McElwain Iowa Sad

UF coach Jim McElwain looks down in disapproval during Florida's 30-3 win over Iowa in the Outback Bowl on Jan. 2, 2017, at Raymond James Stadium in Tampa. 

Alligator File Photo

Jim McElwain wasn’t himself. It was easy to see. Usually an upbeat guy, even following his team’s loss to Michigan two weeks ago and other low moments, the word that reporters used to describe the Gators football coach on Wednesday was somber.

When asked about his seemingly low spirits, McElwain said he felt down because of the impact Hurricane Irma had on his players, their families and his own family. He said it brought him perspective on football’s importance.

“Sometimes 3rd down and 7,” he said, “is not the most important thing in life.”

But he added that there’s a place for football in times of crisis. When facing grief and destruction, he said the game can serve as a distraction. As a catharsis.

As a result, he thinks Irma and the downed trees, power outages and injuries it brought could motivate his players — and fans — Saturday when they take on Tennessee.

“I know our guys are excited to play,” he said. “And hopefully, play with a little bit of passion and desire for the people of the state of Florida.”

McElwain’s demeanor was more grim than others, as most players who spoke to reporters on Wednesday seemed like their usual selves. Granted, most players aren’t usually as upbeat as McElwain, but none of them said the hurricane had a heavy impact.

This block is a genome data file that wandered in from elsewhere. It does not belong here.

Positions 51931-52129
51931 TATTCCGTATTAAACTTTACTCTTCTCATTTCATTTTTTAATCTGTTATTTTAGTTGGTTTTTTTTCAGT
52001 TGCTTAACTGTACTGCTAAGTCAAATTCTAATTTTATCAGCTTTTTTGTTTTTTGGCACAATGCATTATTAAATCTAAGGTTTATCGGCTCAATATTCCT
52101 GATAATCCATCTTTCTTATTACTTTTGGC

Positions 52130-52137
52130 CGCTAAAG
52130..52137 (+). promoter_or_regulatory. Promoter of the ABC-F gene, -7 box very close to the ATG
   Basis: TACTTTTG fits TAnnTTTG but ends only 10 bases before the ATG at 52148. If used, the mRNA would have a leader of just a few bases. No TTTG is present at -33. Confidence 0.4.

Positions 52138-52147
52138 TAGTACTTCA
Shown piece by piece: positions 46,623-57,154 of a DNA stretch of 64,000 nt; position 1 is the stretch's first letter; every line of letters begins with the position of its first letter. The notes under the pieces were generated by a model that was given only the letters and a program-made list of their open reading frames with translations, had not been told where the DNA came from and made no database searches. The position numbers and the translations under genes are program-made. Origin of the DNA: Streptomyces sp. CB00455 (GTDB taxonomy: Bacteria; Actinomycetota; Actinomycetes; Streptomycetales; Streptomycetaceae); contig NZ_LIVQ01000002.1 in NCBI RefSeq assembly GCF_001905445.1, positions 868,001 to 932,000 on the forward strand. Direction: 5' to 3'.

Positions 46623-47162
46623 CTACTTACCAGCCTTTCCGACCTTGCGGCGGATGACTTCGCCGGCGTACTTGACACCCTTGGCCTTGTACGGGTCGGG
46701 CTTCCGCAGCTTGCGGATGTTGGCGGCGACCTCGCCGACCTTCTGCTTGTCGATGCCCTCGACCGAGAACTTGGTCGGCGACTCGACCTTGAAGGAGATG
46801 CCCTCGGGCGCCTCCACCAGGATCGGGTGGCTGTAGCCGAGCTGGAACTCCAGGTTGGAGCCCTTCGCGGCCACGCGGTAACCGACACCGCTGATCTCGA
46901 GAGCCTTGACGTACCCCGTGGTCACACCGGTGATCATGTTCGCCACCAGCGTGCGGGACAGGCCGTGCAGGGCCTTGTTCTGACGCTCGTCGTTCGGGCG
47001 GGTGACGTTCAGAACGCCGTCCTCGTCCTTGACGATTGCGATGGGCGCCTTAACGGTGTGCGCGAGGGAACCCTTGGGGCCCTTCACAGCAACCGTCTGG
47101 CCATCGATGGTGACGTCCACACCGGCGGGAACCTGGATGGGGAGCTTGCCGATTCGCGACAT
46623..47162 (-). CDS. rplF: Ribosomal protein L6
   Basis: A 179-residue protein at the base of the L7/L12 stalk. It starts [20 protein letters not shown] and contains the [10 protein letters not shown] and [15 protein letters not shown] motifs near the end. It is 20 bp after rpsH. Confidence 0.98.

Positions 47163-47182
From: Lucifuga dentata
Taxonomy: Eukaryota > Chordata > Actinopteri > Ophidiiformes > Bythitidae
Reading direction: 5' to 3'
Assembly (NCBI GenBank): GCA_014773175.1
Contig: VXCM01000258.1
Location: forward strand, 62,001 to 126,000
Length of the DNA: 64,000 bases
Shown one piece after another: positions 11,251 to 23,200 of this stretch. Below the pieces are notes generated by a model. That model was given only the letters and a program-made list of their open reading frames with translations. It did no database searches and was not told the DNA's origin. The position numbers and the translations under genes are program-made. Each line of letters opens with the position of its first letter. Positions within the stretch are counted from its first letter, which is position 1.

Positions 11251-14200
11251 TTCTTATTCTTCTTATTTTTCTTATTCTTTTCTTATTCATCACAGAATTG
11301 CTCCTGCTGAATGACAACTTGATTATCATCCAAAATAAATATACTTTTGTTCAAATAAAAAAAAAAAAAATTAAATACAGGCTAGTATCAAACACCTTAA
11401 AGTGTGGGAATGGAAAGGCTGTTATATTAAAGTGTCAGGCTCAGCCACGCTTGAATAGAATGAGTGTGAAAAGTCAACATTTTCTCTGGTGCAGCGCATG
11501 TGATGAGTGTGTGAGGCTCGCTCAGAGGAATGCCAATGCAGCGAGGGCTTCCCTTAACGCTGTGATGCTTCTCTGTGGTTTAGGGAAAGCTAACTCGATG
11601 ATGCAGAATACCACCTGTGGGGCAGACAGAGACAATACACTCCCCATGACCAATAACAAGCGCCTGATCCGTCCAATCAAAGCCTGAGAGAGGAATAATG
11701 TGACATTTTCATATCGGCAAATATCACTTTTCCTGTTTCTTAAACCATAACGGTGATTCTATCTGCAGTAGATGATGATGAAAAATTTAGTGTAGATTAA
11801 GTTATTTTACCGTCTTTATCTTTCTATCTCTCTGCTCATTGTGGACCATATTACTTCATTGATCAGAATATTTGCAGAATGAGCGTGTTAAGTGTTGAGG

Some, however, did agree that football serves as a distraction, both while the storm was hitting Gainesville and in its aftermath.

“When the hurricane hit,” wideout Josh Hammond said, “guys were ready to just go practice, just get things off their mind, just tired of hearing about all the hurricane and devastation. When you’re at practice, you just kind of forget about everything and you’re just feeling in another world. So I think this game of football really allows people to kind of clear their mind and just let things go a little bit.”

Defensive tackle Khairi Clark agreed, opting to spend some of his down time during the rain and wind watching film and thinking about getting back onto the field, in addition to sleeping. Defensive back Chauncey Gardner also watched film with linebacker Vosean Joseph.

With the matchup against the No. 23 Volunteers serving as UF’s SEC opener, players are so focused in part because of Irma, but also because they want to avoid a letdown similar to their matchup with Tennessee last season, when they blew a 21-0 lead against UT and lost 38-28.

“Just go out there and if we gonna throw bombs, throw bombs. If we gonna continue to blitz, continue to blitz. Just do what we gotta do,” Gardner said of finishing strong against the Volunteers this season. “Do what we did in the first half in the second half.”

With the backdrop of Irma, and the Gators wearing a special commemorative patch to commemorate its victims, playing football seems relatively insignificant. But without making such adjustments, players realize they could do more harm than good to an already hurting fan base.

Instead, some of them hope to be the distraction some folks need.

“I wish we would have got a chance to play — not just for us, but for the people around Gainesville just to give them something to think about,” linebacker David Reese said of last Saturday’s canceled game against Northern Colorado. “But unfortunately, we didn't have the chance. But we're excited that we have the opportunity to this week."

You can follow Ethan Bauer on Twitter @ebaueri, and contact him at [email protected].